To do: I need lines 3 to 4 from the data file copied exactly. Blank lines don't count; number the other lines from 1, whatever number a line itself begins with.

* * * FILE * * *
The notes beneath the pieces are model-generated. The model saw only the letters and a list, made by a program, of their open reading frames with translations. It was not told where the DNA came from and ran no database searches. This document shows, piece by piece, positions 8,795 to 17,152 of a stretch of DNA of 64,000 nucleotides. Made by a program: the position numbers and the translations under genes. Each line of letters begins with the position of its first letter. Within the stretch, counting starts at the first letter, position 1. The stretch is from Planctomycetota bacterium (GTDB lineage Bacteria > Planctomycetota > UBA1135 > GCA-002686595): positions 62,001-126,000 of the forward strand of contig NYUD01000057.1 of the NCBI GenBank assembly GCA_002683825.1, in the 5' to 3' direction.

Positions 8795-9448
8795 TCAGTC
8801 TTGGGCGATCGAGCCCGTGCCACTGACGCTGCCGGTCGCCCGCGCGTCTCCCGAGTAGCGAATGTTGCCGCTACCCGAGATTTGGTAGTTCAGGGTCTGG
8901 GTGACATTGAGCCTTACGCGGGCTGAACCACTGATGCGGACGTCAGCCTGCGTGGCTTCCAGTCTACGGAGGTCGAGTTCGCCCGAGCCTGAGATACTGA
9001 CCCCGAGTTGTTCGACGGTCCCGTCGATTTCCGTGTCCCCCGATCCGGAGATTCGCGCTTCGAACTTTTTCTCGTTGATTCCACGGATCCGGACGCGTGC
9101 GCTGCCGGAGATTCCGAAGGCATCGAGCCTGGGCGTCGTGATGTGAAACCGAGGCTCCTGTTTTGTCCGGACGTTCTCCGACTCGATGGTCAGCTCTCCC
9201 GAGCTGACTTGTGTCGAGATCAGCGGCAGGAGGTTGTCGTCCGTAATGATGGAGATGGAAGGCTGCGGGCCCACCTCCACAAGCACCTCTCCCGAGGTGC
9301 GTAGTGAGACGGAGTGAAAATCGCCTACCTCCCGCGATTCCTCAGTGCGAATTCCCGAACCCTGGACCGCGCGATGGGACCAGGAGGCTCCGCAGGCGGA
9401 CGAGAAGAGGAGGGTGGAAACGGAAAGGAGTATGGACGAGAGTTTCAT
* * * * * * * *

8795 TCAGTC
8801 TTGGGCGATCGAGCCCGTGCCACTGACGCTGCCGGTCGCCCGCGCGTCTCCCGAGTAGCGAATGTTGCCGCTACCCGAGATTTGGTAGTTCAGGGTCTGG